*All reviews I write are spoiler free*
Another week, another book review!
This was actually a really unexpected read this week. Completely threw a spanner in the works when it came to my TBR for the month! But I don’t mind.
Basically, what happened was I received the review request for this book way back in February, saying that I could receive a paperback when they’re released in March. March came and went, and no book appeared, so I kind of just assumed it had been forgotten about. Bad to assume that, I know.
Well, last week a copy finally turned up! I don’t know whether it just took a really long time to be delivered or whether they were sent out later than I expected, but obviously I prioritise the books sent to me, so here we are today 😀
Let’s talk about The Masterpiecers!
Title: The Masterpiecers
Author: Olivia Wildenstein
Publisher: Self Published
Series Status: The 1st book in a series
Number of Pages: 386
(Found on Goodreads)
Nineteen-year-old Ivy Redd’s talent with a needle and thread has earned her a spot on a coveted reality TV art competition set in New York’s Metropolitan Museum. The prize: a significant amount of money and instant acceptance into the Masterpiecers, the school that ensures new artists fame and fortune. Her talent has also thrust her and her twin sister, Aster, into the spotlight.
Not that Aster needed help with becoming a media favorite. She managed that on her own by running over a wanted mobster. She told the police it was self-defense, because she couldn’t tell them the truth—the truth would make her sister look bad.
Locked in an Indiana jail to await her trial, Aster watches Ivy on the small TV hanging in the dayroom. It’s the highlight of her day, until she finds out what her sister truly thinks of her. Then, observing her sister becomes a punishment far crueler than imprisonment.
*I received a free copy in exchange for an honest review*
Well well well, this one had me intrigued from the start.
I’ve not heard of many books that are centered around an art competition. It grabbed my attention right away. I love it when books include art in some way, as long as it doesn’t end up sounded pretentious (which it didn’t, in this case).
Though there was a lot more going on with this story than just an art competition. A lot more. Behind this competition loomed a great mystery. A mystery that is far from simple.
And let me tell you, I can definitely see why this book is called a psychological drama.
I didn’t know what to believe.
With each chapter, the book changes perspective from one twin to the other – from Aster to Ivy. Sometimes dual perspectives can go wrong, with there being no difference in the voices, but that definitely wasn’t the case with this one. There was a very clear difference between each person and their situations, so it was easy to keep up with what was happening. In the beginning, I DID enjoy Ivy’s perspectives a little bit more than Aster, but it soon evened out when I got about halfway into the book.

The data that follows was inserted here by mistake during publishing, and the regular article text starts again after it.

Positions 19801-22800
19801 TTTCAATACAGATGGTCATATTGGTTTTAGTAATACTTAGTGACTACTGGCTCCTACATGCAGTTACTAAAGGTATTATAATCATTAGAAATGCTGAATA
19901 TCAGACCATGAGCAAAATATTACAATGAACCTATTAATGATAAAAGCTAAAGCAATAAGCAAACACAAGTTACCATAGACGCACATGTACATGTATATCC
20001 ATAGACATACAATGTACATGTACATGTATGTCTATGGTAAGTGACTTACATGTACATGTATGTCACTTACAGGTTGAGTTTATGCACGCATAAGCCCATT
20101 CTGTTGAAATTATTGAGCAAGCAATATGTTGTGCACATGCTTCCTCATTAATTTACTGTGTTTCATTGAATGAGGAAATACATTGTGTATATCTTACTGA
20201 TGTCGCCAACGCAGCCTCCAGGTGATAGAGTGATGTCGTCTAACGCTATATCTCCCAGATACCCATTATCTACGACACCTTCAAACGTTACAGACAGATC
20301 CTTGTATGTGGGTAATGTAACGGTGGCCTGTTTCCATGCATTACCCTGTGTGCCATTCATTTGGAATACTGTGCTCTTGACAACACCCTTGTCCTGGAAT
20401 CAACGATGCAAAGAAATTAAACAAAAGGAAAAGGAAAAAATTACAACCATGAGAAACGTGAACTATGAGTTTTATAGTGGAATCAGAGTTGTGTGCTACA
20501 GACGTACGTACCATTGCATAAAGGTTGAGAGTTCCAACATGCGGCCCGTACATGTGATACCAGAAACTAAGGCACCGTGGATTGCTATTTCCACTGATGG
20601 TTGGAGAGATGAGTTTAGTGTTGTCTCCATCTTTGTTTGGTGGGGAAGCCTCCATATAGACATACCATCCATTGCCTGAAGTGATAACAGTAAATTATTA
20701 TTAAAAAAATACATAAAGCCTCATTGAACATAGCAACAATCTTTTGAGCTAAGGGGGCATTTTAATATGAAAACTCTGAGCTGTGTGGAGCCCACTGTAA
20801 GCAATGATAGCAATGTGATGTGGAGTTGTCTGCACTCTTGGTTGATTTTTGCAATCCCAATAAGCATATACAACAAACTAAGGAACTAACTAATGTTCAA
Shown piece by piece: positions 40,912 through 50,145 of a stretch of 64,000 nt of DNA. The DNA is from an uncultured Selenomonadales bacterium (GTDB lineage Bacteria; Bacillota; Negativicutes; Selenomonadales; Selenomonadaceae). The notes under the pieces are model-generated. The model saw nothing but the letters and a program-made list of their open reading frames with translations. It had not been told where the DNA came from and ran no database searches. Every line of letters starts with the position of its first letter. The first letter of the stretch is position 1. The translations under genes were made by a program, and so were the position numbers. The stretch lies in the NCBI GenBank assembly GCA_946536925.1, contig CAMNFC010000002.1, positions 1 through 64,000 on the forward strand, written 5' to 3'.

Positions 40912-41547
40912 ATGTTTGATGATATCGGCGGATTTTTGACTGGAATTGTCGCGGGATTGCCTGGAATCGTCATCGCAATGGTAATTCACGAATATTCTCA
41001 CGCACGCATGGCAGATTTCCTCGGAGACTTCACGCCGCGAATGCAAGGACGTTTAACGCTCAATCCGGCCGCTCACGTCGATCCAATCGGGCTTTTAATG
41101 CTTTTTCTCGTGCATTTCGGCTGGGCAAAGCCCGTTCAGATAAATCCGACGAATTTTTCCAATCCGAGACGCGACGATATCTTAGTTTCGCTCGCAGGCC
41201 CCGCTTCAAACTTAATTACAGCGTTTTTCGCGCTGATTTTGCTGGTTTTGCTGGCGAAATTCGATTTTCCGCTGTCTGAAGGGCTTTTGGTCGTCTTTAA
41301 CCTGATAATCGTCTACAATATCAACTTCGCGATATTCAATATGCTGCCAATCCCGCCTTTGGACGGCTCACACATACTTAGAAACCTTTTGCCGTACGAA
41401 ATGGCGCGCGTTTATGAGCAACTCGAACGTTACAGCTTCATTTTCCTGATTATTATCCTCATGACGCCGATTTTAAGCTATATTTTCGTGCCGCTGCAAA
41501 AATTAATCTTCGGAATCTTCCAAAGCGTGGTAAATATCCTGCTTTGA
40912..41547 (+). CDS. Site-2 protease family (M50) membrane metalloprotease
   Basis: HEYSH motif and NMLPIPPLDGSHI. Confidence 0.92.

I feel like it was this difference in perspectives that really kept the mystery going. Each person would find out another snippet of information, but because both of them don’t know it? Well then, we don’t know the entire story either. And this is what really drove me through the book.
The mystery to me was so intriguing, and I just needed an answer. Every time one thing is revealed, the plot thickens and the mystery only gets more complicated. I was scrambling for answers. Nothing is more addicting than a good mystery.
I do have to admit that for me, too many characters were introduced at once. I got a bit confused about who everyone was at one point, and it did take me a fair few chapters to catch up and get the names right in my head. And I feel like because of the amount of characters, both the main characters missed out on that little bit of extra character build up they both needed. As well as the relationships involved. I did find that romantic relationships seemed to spring up from nowhere a couple of times. Though of course, the story is about a competition, so obviously there will be a fair few characters involved.
It was interesting to see how everything played a part in this story. A lot of strong topics were mentioned in the book, however briefly, so a huge build up of drama happened through the pages. Everything that could go wrong, did go wrong. Especially when it all started coming to an end.
I was definitely impressed by this book. I feel like it’s encouraged me to read more psychological/mystery books, which is great! I’m all for reading new genres.
And I’ll be keeping a lookout for the second book in this series, for sure.
I had a hard time trying to give this book a rating, and eventually decided on rating it out of 10 then halving it to get the star rating. So…
Rated 3.5/5 … or 7/10
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Share your thoughts!
Have you heard of this book? Maybe you’ve read it?
Does it sound interesting to you? Do you plan on checking it out?
Are there any psychological books you’d recommend, based on my review?
Let me know in the comments!
Until next time…
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4 thoughts on “Going Through The Psychological Drama Of The Masterpiecers by Olivia Wildenstein”
I’d you’re looking for more psychological thrillers I highly recommend Remember Me This Way by Sabine Durrant.it reminded me of Gone Girl when I read it, but I enjoyed it more!
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Well I’ve read Gone Girl, which is probably the only other psychological book I’ve read and really enjoyed that, so thank you for the recommendation!!
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